Customer perspective developed by Seelert and Roberts reinforces the financial strategies developed by these two leaders. The first customer perspective ”“ attention to PICs ”“ maintained financial security of the company and allowed all types of business units to cover its profit margins (since these clients brought a large percent of revenue). The second customer perspective ”“ attention to BFIs, people value and inspirational leadership ”“ allowed business units to rise higher on the corporate ladder and to transform from “prosper”¯ to “drive”¯ and even “lead”¯. This perspective was the one that made Saatchi and Saatchi a top advertiser ”“ its unique culture, vision and approach.
Evaluation of effectiveness of the scorecard approach can be done by reviewing the organizational goals and comparing them to actual achievements of Saatchi and Saatchi. Its immense financial success and the fact that the firm managed to reach its financial goals in 2.5 years instead of planned 3 years shows that the implementation of the strategies was as successful as their concepts. Both in terms of cycle time (efficiency) and in terms of quality and outcomes of the process (effectiveness) (Creelman & Makhijani, 2005), Saatchi and Saatchi outperformed its initial projections, and thus it is possible to state that the implementation of strategies using the balanced scorecard method was done successfully.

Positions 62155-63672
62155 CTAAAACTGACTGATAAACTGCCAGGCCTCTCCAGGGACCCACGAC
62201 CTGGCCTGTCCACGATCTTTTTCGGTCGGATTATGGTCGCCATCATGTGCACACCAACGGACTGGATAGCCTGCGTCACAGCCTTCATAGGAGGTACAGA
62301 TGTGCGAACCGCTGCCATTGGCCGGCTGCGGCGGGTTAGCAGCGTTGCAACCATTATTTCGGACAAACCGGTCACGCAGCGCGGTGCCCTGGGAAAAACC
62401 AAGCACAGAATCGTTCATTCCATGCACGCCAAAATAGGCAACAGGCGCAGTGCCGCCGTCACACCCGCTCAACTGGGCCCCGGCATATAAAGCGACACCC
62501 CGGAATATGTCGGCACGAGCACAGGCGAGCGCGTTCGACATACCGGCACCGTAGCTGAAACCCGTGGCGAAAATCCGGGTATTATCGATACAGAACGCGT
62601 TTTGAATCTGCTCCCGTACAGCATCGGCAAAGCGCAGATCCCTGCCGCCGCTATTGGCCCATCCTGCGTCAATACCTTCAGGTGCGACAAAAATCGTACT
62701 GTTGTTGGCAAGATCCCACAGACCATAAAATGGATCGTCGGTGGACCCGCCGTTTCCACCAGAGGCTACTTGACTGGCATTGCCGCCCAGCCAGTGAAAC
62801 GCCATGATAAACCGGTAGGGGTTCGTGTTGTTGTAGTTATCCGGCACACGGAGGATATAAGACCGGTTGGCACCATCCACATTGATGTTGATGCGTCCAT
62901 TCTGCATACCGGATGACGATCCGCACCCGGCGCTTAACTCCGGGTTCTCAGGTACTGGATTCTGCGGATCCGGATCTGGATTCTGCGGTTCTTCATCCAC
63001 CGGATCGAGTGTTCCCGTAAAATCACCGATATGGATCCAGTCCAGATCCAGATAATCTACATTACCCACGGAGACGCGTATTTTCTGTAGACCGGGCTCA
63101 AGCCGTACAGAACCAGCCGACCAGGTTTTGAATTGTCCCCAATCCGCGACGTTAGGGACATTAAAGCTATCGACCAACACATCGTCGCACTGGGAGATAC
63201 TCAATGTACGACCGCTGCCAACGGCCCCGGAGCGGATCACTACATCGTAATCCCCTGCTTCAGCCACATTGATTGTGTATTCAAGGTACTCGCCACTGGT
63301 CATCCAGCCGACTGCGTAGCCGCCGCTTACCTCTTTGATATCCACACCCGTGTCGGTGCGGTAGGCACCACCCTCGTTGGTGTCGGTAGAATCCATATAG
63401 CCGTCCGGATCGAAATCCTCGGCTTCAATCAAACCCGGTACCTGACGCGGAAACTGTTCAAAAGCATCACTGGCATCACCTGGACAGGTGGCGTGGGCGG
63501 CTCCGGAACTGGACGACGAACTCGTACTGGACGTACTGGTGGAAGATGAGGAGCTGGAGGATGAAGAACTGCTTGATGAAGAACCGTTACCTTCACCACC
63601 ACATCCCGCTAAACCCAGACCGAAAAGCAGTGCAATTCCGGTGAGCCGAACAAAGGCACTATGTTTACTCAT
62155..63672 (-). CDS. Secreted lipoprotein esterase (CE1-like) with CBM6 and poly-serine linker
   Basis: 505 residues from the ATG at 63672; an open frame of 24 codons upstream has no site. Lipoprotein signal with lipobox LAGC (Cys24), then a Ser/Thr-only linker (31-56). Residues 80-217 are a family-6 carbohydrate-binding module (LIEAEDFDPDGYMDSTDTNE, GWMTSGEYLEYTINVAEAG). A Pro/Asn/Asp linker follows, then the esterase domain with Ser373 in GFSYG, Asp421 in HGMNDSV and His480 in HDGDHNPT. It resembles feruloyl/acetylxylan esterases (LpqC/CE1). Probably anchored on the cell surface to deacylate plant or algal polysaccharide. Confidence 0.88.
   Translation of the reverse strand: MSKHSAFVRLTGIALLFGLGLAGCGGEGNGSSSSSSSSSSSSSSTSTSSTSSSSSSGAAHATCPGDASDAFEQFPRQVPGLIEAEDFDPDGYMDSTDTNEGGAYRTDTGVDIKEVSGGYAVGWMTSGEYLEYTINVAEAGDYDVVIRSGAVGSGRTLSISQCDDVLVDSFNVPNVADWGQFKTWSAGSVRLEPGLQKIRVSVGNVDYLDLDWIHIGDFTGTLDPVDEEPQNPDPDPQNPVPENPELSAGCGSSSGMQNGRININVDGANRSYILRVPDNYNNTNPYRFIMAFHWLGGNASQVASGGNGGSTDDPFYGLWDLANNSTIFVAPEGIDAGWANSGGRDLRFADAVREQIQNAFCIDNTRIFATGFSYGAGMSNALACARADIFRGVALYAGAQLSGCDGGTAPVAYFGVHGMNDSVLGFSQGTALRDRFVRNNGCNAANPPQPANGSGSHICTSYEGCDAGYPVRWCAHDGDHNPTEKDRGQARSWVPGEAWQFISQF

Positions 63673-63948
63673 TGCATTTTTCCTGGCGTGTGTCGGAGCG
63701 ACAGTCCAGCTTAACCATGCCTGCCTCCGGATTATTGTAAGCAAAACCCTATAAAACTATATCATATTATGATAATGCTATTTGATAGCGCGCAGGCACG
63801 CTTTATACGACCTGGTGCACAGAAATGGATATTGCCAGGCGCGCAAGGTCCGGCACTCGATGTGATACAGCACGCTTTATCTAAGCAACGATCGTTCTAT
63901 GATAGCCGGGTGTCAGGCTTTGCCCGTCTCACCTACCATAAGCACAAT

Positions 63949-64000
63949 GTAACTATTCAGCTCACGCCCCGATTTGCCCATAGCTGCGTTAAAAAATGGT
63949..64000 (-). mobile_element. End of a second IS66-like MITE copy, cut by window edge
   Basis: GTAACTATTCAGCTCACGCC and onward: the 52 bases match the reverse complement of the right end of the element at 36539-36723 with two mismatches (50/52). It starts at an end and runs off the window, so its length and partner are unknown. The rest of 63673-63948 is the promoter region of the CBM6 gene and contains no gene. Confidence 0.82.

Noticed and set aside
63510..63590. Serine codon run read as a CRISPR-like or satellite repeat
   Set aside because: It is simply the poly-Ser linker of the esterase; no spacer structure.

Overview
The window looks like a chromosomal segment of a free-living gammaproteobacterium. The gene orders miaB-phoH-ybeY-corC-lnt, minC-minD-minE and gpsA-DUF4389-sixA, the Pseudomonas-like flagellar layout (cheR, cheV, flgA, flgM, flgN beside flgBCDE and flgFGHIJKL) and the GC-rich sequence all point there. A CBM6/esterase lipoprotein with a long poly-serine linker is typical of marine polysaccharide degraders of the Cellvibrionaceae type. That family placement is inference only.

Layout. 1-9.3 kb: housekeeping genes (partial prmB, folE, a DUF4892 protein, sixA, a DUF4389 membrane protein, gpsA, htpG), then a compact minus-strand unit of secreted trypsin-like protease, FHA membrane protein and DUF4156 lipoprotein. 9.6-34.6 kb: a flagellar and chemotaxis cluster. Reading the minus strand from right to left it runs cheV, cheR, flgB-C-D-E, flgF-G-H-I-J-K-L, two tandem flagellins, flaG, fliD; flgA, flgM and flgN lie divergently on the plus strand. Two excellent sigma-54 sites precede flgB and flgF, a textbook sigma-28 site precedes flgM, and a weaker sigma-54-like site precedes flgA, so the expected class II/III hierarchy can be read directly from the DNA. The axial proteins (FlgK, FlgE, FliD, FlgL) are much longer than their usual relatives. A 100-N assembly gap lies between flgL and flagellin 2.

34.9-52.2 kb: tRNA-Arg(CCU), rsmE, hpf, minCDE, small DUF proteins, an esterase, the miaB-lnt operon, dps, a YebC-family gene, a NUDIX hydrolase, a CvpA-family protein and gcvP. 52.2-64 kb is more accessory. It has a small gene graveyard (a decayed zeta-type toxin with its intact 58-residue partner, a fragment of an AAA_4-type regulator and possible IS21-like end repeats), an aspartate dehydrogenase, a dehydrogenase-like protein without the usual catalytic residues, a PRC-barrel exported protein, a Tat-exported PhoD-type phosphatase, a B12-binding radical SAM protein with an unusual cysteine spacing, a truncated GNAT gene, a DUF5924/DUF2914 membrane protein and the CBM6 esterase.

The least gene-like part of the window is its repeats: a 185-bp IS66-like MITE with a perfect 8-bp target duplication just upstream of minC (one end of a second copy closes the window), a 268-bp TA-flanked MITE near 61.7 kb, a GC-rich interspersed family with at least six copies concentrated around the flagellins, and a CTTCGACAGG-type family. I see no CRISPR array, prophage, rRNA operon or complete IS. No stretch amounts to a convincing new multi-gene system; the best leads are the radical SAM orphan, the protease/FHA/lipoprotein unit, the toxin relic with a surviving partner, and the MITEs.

Creelman, J. & Makhijani, N. (2005). Succeeding with the balanced scoreboard. John Wiley & Sons.
Marr, B. (2010). The Intelligent Company: Five Steps to Success with Evidence-Based Management. John Wiley and Sons.
Kaplan, R.S. & Norton, D.P. (2004). Strategy maps: converting intangible assets into tangible outcomes. Harvard Business Press.
Apgar, D. (2008). Relevance: Hitting Your Goals by Knowing What Matters. John Wiley & Sons.